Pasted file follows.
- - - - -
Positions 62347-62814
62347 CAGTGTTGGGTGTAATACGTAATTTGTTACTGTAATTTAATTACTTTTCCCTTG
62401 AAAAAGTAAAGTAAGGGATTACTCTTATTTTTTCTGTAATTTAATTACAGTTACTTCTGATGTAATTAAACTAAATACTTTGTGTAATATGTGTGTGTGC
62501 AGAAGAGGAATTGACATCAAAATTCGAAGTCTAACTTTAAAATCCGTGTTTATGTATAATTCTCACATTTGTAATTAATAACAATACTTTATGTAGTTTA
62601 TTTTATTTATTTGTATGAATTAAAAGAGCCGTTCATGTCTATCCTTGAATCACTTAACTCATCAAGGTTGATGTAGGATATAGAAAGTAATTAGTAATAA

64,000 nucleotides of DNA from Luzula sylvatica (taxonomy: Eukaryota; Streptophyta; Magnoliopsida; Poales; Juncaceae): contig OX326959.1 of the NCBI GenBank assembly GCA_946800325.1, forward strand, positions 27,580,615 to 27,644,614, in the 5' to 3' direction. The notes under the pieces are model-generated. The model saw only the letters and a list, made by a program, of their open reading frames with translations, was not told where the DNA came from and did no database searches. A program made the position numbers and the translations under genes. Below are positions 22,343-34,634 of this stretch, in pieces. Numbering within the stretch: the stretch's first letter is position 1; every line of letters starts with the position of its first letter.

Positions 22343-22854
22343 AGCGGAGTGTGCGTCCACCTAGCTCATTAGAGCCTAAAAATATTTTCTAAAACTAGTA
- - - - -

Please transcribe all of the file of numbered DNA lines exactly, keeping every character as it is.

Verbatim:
Positions 62347-62814
62347 CAGTGTTGGGTGTAATACGTAATTTGTTACTGTAATTTAATTACTTTTCCCTTG
62401 AAAAAGTAAAGTAAGGGATTACTCTTATTTTTTCTGTAATTTAATTACAGTTACTTCTGATGTAATTAAACTAAATACTTTGTGTAATATGTGTGTGTGC
62501 AGAAGAGGAATTGACATCAAAATTCGAAGTCTAACTTTAAAATCCGTGTTTATGTATAATTCTCACATTTGTAATTAATAACAATACTTTATGTAGTTTA
62601 TTTTATTTATTTGTATGAATTAAAAGAGCCGTTCATGTCTATCCTTGAATCACTTAACTCATCAAGGTTGATGTAGGATATAGAAAGTAATTAGTAATAA

64,000 nucleotides of DNA from Luzula sylvatica (taxonomy: Eukaryota; Streptophyta; Magnoliopsida; Poales; Juncaceae): contig OX326959.1 of the NCBI GenBank assembly GCA_946800325.1, forward strand, positions 27,580,615 to 27,644,614, in the 5' to 3' direction. The notes under the pieces are model-generated. The model saw only the letters and a list, made by a program, of their open reading frames with translations, was not told where the DNA came from and did no database searches. A program made the position numbers and the translations under genes. Below are positions 22,343-34,634 of this stretch, in pieces. Numbering within the stretch: the stretch's first letter is position 1; every line of letters starts with the position of its first letter.

Positions 22343-22854
22343 AGCGGAGTGTGCGTCCACCTAGCTCATTAGAGCCTAAAAATATTTTCTAAAACTAGTA